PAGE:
... but, then again, I've always rather fancied a bad-boy hero
As Emily Brontë’s 200th birthday approaches, it's worth reflecting on why literature’s Heathcliffs are so irresistible
I don’t quite know how to mark Emily Brontë’s 200th birthday a week on Monday. I’d bake a cake or take a bath and read her one and only novel Wuthering Heights, as I used to do every year, but unfortunately the celebrations can only inspire mixed feelings, because they bring memories of my toxic relationship with Heathcliff, her doomed antihero.
I like to describe myself as a recovering Heathcliff addict. In fact, he was my gateway drug. After I first read Wuthering Heights at 12, I also fell for Rhett Butler, Rupert Campbell-Black, Buffy the Vampire Slayer’s Spike and (Hilary Mantel’s) Thomas Cromwell. But none of them was as perfect a literary bad boy as Heathcliff.
He had it all: a dark past (found starving on the streets of Liverpool); a wild soul (even his name says how much he loves the moors); and of course, he was tall, dark and smouldering.Heathcliff also loves big. His love is not mealy-mouthed, it’s never careful; it’s operatic, it’s lunatic, it’s vast. Wuthering Heights makes you hope that Heathcliff and Cathy’s love could survive if everyone else wasn’t so small-minded and pernickety. I wanted a love like that. I wanted a love so intense it could send me into a brain fever or make the man who loved me gnash his teeth and dash his head against a tree till he bled. Dig up my grave and be so blinded by love that he’d swear that, even after seven years in the ground, my face was still my face, uncorrupted.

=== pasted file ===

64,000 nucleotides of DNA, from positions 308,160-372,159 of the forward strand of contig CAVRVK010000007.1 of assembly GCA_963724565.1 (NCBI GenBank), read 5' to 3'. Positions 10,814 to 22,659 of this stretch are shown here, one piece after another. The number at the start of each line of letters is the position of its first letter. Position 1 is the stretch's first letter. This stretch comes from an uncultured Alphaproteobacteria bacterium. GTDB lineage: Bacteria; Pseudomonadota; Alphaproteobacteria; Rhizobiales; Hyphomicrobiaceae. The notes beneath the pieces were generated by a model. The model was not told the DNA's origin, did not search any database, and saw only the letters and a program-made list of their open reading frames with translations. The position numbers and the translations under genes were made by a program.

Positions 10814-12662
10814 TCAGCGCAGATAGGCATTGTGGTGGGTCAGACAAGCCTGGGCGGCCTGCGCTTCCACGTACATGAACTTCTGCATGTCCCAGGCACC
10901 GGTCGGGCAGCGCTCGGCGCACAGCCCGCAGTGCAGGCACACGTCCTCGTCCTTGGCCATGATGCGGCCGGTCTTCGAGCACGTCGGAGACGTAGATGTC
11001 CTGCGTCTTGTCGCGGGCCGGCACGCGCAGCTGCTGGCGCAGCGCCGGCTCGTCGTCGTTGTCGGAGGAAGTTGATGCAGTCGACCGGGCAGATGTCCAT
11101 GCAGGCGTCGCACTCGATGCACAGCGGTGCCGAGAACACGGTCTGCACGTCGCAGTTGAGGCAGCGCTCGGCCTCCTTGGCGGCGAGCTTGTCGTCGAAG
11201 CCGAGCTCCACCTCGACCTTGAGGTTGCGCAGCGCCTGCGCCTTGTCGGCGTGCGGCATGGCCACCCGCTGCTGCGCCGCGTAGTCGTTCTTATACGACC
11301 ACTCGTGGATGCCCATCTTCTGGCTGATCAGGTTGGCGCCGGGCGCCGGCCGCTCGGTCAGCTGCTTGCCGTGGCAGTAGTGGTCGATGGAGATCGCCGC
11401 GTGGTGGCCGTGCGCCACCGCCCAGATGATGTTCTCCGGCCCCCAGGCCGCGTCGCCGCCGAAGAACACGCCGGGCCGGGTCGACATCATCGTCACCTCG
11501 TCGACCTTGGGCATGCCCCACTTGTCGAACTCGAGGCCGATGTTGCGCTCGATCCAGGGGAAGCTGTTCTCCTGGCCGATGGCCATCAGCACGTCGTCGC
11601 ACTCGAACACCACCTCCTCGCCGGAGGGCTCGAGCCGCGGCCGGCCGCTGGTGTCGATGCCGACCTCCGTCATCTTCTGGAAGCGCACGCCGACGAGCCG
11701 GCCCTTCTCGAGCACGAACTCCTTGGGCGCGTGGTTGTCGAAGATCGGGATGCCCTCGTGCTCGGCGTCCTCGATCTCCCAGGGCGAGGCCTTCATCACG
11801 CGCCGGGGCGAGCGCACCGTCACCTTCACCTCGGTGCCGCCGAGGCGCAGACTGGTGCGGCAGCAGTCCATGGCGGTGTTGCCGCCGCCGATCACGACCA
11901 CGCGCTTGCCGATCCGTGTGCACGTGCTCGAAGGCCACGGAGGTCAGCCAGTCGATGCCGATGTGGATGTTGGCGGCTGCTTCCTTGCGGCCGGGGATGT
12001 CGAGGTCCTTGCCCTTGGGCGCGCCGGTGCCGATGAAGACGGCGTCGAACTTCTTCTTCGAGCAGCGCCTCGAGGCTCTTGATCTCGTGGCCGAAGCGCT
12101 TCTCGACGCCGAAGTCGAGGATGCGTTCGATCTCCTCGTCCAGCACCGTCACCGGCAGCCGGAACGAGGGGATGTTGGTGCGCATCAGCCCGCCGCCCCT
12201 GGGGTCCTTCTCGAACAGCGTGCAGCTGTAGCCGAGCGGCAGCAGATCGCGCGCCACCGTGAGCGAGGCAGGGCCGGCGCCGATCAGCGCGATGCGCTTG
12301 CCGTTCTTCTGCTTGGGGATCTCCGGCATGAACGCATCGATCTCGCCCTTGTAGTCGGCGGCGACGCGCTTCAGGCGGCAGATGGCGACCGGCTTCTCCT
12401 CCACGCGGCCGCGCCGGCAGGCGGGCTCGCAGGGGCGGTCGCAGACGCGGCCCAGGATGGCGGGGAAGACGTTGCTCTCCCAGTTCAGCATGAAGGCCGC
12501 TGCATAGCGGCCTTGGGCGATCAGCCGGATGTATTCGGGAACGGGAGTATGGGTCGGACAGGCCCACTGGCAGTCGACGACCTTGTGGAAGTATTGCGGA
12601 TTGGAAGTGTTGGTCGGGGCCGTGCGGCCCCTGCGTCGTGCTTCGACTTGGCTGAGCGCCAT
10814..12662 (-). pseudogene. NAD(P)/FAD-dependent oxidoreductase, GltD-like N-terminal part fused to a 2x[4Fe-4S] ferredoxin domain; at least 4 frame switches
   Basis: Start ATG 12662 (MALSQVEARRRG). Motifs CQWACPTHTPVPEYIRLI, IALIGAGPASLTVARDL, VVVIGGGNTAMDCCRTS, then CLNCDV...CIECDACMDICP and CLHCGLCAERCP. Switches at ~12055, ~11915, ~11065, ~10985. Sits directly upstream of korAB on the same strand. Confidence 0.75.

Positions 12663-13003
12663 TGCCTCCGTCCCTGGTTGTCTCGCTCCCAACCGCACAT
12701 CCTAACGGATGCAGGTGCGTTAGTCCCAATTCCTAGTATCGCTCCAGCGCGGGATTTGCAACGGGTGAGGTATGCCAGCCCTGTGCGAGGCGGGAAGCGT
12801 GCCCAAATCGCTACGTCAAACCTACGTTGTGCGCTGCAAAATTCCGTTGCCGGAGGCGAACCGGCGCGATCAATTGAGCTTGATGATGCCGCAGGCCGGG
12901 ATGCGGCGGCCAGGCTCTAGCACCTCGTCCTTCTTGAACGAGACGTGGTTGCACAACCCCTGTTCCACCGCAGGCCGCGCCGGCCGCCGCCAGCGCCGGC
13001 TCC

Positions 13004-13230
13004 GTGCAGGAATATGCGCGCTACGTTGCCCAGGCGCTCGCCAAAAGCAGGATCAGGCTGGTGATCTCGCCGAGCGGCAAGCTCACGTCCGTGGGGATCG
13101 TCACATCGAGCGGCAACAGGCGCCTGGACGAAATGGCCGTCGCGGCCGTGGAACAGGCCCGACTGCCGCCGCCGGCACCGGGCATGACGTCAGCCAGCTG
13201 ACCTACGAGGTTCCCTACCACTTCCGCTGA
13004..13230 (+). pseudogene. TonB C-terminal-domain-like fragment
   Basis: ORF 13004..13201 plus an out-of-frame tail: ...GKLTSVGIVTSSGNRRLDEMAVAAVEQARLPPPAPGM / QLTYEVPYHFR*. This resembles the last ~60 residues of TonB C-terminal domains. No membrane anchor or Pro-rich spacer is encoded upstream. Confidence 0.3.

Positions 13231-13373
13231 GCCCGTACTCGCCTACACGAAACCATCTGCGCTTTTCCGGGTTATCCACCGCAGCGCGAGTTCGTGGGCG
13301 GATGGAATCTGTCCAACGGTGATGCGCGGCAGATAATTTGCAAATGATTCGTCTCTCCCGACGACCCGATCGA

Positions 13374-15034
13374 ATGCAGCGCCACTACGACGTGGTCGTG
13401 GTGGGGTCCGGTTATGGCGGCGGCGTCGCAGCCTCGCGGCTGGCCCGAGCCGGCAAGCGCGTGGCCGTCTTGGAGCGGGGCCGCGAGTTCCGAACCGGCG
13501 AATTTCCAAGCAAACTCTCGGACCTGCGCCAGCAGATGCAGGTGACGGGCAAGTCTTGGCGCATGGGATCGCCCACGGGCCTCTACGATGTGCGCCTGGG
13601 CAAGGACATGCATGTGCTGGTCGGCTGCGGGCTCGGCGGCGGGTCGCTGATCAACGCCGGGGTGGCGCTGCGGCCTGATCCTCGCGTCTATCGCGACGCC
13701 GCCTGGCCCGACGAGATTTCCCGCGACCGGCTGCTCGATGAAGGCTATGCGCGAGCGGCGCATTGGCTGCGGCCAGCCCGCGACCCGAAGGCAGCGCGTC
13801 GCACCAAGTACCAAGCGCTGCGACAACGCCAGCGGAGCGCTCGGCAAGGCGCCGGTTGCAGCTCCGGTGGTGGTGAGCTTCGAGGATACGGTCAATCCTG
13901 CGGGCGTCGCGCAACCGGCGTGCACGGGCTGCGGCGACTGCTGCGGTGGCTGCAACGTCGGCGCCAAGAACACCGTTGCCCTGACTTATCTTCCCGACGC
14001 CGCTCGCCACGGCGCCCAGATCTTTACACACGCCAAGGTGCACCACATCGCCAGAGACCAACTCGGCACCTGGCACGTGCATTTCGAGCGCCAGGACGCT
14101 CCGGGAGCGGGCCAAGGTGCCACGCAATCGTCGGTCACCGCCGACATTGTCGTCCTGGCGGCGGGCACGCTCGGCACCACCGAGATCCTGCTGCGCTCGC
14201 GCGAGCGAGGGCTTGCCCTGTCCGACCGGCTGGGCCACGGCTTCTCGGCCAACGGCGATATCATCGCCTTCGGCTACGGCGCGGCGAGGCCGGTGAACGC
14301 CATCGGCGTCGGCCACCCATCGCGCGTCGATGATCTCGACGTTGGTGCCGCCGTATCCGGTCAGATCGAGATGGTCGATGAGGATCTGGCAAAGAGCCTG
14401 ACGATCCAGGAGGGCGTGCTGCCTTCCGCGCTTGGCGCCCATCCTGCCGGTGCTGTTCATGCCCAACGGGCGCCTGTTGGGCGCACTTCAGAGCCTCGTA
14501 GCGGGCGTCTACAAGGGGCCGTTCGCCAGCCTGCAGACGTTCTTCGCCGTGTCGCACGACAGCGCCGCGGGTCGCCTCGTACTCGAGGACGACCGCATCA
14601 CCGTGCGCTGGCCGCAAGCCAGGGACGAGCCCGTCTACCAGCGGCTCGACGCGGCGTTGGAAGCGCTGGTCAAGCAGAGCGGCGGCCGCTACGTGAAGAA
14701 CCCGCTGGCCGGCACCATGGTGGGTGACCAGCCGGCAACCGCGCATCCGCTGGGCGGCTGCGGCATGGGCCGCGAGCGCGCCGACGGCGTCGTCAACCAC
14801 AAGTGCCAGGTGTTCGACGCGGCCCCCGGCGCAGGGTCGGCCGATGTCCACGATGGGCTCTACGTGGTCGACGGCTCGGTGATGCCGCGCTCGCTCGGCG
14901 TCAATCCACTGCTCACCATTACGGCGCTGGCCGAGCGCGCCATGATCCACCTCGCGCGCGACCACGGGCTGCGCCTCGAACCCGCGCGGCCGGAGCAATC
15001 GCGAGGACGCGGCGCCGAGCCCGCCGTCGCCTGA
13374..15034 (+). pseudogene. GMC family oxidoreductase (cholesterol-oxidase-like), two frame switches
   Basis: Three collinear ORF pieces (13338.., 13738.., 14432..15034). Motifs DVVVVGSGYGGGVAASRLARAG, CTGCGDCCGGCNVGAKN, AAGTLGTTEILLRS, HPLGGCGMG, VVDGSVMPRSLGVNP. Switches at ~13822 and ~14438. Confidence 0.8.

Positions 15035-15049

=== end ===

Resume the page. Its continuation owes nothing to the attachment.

This was not helpful to my romantic life. As I hit my teens, I actively chased bad men. And not because I wanted to save them or tame them – if Heathcliff were safe and tame, I wouldn’t fancy him any more. In my twenties, I went out with men who were not always honest to me, or nice. It was only when my best friend suggested I have a rethink that I went back to Wuthering Heights.I was shocked to find that Heathcliff is no hero, certainly not to Isabella, the woman he eventually does marry.He tricks her into marriage (knowing it will estrange her from the brother she loves), beats her, calls her a slut, hangs her dog, terrorises their son and lets him die of neglect.
I’m not the only reader who missed all this; the 1939 Laurence Olivier swoonfest ends with Cathy’s death, skipping the bit where Heathcliff turns into a psychopath. It was punted as “THE GREATEST LOVE STORY OF OUR TIME ... OR ANY TIME!”
But the love in Wuthering Heights is not that great. “I am Heathcliff,” says Cathy, meaning she is not herself; she feels obliterated. Love makes Heathcliff unhappy too. He rages about, saying things like: “I have no pity! I have no pity! The more the worms writhe, the more I yearn to crush out their entrails.” Imagine trying to get a man like that to do the washing up.
Eventually, I started to realise I would have to tear Heathcliff out of my heart. But what kind of man would make me happy? With a sigh, I tried to face the idea I might have to go for a boring, good-on-paper milquetoast like Edgar Linton, Cathy’s husband, whose only positive attribute is that he is “cheerful”. Is there a more damning adjective for a romantic hero?Charlotte Brontë’s Jane Eyre also has a rum choice of husbands (and she only meets two men! The Brontë sisters met curates galore). St John Rivers is worse than Edgar Linton – no one wants a mad missionary with ice in his heart. And Rochester is not much better than Heathcliff.